The rationale for funding the full implementation of the policy
Funding of programs that are run by the respective agencies in child care programs in the country also needs to be addressed. As observed earlier, the government is the main body that is responsible for ensuring that the rights of children are promoted across the entire Canadian population. As such, the first source of funding for the implementation of the child care policy is the state government. One of the approaches that can be used in raising funds to support the program is through appeal of the government for funding from the corporate sector in the country. The government has to do this by showing its commitment in dealing with the issue of inequality and unfairness in terms of provision of social services to Canadian children. One way of showing commitment to such programs is the government ensuring that that it brings on board representatives from the aboriginal community, who can then help in bringing out the critical concerns about the welfare of the aboriginal children in the country. The other way of ensuring that enough funds are gathered for implementation of the policy is by passing of legislation at the state level to help compel the federal government and the provincial governments to set aside a certain amount of money in their budgets.
Opinions about the policy
The democrat socialists view the policy as a propelling force toward the development of an inclusive environment as far as the social welfare of all children in Canada is concerned. According to social democrats, there has been the need to strike a balance in terms of provision of social welfare services for children in the country. On the other hand, there is a section of the conservatives in the country who have been behind the policies that have promoted the gap in discharge of social services to children across ethnicities in Canada. Therefore, the conservative minds are bound to be hindrances in the implementation of the policy. It is also worthwhile to note that conservatives are also among the aboriginal populations who want to maintain the traditions of the aborigines, irrespective of the fact that it supports the redundant policies. The liberals do not have a radical view on the policy; however, they back the attributes of the policy that are geared toward promoting an environment that caters for the social welfare of all children across the ethnic divide in the country.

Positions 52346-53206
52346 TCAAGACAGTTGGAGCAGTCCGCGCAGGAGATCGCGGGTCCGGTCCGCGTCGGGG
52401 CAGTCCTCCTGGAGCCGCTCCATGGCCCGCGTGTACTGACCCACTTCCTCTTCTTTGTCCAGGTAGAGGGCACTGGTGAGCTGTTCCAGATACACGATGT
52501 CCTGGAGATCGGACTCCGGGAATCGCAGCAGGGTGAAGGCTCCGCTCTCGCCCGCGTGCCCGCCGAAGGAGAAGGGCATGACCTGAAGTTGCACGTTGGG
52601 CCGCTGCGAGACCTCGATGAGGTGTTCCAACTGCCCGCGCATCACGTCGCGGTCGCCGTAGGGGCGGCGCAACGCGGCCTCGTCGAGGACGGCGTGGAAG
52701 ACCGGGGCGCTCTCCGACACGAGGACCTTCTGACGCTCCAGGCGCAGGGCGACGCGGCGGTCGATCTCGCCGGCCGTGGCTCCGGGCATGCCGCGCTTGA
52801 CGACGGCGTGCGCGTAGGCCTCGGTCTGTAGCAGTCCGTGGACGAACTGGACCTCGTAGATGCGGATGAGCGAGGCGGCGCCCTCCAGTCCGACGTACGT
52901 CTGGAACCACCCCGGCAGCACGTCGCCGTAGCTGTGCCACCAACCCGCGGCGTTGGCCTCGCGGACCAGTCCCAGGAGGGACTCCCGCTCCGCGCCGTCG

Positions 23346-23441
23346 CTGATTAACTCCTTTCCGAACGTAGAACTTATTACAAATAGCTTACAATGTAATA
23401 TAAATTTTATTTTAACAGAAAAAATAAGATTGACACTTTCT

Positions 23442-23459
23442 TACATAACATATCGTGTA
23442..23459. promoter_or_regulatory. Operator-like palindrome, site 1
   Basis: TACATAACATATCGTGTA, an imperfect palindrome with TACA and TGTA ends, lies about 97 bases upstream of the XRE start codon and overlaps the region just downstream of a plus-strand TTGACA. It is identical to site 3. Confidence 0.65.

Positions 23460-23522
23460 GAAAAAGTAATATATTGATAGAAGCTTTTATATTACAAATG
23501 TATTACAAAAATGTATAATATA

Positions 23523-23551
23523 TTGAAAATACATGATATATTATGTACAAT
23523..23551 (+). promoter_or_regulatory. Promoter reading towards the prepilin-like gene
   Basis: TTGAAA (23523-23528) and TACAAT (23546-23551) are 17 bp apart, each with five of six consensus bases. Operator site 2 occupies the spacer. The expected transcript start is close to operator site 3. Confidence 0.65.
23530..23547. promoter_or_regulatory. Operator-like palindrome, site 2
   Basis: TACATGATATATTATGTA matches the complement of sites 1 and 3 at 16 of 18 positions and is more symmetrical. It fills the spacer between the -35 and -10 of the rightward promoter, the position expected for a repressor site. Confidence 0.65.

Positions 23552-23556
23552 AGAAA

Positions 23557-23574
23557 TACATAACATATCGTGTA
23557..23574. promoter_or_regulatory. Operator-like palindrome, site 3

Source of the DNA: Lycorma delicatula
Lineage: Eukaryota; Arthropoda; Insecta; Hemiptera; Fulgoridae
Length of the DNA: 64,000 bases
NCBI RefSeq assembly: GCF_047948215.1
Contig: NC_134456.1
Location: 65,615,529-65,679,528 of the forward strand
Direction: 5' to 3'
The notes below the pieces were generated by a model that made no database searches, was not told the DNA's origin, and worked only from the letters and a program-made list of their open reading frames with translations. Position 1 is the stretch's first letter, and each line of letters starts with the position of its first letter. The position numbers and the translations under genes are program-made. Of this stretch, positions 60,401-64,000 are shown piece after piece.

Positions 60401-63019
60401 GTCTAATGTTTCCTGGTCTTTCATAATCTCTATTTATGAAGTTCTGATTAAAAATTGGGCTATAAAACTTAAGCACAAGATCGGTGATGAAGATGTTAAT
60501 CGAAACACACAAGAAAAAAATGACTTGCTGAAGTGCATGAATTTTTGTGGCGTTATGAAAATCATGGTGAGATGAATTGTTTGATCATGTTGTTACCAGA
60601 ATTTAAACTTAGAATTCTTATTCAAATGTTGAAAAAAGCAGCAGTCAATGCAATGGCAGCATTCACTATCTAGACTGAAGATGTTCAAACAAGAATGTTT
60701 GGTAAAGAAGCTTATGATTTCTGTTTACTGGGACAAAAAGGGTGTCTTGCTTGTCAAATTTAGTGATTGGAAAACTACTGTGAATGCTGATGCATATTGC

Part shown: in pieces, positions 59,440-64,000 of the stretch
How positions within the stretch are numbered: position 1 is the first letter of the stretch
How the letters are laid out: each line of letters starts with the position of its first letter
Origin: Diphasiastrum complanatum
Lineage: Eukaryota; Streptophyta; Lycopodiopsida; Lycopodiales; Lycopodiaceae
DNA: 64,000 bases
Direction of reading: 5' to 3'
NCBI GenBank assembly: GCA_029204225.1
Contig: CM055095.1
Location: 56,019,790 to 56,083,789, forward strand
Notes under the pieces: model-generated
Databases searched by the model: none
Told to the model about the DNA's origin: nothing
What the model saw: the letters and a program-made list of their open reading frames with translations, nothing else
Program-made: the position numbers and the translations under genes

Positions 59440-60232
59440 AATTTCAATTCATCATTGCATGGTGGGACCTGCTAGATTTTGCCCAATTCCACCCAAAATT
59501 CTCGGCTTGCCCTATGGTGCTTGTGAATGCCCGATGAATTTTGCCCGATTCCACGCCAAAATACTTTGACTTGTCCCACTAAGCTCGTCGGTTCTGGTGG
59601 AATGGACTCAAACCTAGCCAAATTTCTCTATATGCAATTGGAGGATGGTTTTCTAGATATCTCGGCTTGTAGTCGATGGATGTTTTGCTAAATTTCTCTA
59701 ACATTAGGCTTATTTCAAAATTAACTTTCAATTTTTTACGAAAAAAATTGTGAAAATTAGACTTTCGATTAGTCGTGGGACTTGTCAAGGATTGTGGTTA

Child welfare in Canada is an issue that is historical in nature, particularly the concern about maltreatment of the aboriginal children in the country. The segregation policies in the country concerning equality in the treatment of the population can be redressed through adoption of a clear child policy that can then act as a foundation on which total elimination of the antecedents of segregation of the aboriginal population in the country can be achieved. Maltreatment of aboriginal children in Canada is a pointer to a weak social policy arising from institutional weaknesses or malfunctions in the country. From the discussion conducted in the paper, it is justifiable to say that the child care policy is a desired framework on which maltreatment and segregation of the aboriginal children in social welfare programs can be contained. The policy has to be developed and overseen by the government for it to be effective. Proper planning, commitment of the government, involvement of the affected parties and the entire public are vital if the policy has to be fully enforced.
Blackstock, Cindy, Nico Trocmé, and Marlyn Bennett. “Child Maltreatment Investigations among Aboriginal and Non-Aboriginal Families in Canada.” Violence against Women 10.8 (2004): 901-916. Print.
National Collaborating Centre for Aboriginal Health. Child Welfare Services in Canada: Aboriginal & Mainstream. 2010. Web.
Sinha, Vandna, and Anna Kozlowski. “The Structure of Aboriginal Child Welfare in Canada.” The International Indigenous Policy Journal 4.2 (2013): 5-13. Print.
Trocmé, Nico, Della Knoke, and Cindy Blackstock. “Pathways to the Overrepresentation of Aboriginal Children in Canada’s Child Welfare System.” Social Service Review 78.4 (2004): 577-600. Print.